At 88 minutes and checking all of the above boxes we might be on to a winner here with director Jean-Francois Richet’s Blood Father. It tells the classic tale of a ‘bad man turned good’ only to be dragged back into shit-kicking mode to save a loved one. This is not groundbreaking stuff but it’s sprinkled with enough dry wit and genuine moments of poignancy to counteract the simplicity of the plot. Richet doesn’t go overboard with character development either. In a lot of cases, the strength of the casting and the visuals of the piece allows the audience to guess the histories of each character. This could be something as simple as a hitman covered in tribal facial tattoos or two friends shouting at each other across a trailer-park but it keeps the pace of the film steadily exciting and the audience up to speed.
Mel Gibson is seriously back to form here, depicting ex-con John Link with a perfect mixture of grizzled machismo and dark cynicism. At one point he wryly states “every skill I ever had is a parole violation” and reluctantly goes on to demonstrate these attributes in the most brutal way possible. Blood Father is R rated to boot which makes it feel much more like a 90’s action movie ala Die Hard, rather than the PG13, better safe than sorry, outings of later decades. His support cast is a laundry list of old reliables; with William H. Macy and Michael Parks giving particularly noteworthy performances as Link’s neighbour and sponsor Kirby and his old biker gang leader Preacher respectively. On the younger side of the cast Erin Moriarty (Jessica Jones/Captain Fantastic) is incredible as Link’s elusive daughter Lydia. She manages to capture all the bravado of a 17-year-old gangbanger who thinks she’s seen it all while maintaining the innocence and fear that lies beneath.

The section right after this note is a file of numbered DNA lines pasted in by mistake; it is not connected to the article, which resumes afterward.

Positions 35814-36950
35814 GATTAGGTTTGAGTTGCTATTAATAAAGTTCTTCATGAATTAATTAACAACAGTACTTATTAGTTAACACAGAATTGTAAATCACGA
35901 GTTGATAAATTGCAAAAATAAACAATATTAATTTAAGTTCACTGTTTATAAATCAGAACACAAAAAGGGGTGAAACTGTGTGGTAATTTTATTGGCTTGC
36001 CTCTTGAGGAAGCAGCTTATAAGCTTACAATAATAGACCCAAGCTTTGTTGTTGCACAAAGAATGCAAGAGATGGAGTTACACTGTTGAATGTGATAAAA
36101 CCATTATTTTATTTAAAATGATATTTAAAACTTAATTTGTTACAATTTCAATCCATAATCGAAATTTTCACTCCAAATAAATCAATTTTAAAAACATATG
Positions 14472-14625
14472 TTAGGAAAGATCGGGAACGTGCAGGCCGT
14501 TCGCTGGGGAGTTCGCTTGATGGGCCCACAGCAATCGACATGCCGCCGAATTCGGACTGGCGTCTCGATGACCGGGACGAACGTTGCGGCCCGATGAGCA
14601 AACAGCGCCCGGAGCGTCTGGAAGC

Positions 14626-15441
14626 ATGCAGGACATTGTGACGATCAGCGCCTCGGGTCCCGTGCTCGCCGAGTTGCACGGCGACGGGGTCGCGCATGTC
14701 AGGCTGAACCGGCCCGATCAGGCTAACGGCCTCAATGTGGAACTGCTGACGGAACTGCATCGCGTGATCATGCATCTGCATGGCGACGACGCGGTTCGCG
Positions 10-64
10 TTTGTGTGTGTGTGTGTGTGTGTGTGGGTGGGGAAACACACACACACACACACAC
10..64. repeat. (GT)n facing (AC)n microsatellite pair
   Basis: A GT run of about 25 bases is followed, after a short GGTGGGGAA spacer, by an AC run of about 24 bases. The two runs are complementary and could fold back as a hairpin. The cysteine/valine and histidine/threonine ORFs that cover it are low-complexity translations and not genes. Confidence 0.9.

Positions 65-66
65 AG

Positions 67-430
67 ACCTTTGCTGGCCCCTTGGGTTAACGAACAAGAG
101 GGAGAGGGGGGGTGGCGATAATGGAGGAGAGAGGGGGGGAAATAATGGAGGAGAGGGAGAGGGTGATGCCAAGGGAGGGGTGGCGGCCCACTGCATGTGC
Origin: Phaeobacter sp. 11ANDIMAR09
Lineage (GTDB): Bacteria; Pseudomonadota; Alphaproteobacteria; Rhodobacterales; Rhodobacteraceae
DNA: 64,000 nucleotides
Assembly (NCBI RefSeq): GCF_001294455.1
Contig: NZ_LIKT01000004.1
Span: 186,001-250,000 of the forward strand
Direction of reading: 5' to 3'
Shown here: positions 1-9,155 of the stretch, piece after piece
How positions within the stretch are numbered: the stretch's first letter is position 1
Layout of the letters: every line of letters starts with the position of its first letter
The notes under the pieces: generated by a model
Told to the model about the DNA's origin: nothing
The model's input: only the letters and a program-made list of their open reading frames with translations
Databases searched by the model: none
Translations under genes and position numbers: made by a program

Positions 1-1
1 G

Blood Father is an extremely smart choice for Gibson, an actor whose personal outbursts have made him somewhat of a Hollywood pariah in recent years. It doesn’t come across as arrogant, or as just an elaborate advertisement for its leading man, yet he steals almost every scene he’s in! He also doesn’t come across as an implausible hard-man like Liam Neeson did in the Taken series. Gibson genuinely looks like a leather-faced bad ass who’s not trying to hide his age but has kept himself ready for anything. He’s also chosen a film with enough smatterings of morality and social commentary to make it genuinely affecting and memorable. Chiefly, though, Blood Father will serve as a reminder of what a simple story with great acting and brutal action can achieve in a landscape of billion dollar budgets and paper thin heroes. 4.5/5
BLOOD FATHER is out from Friday, October 7th in all good movie theatres.
© OVERDRIVE 2016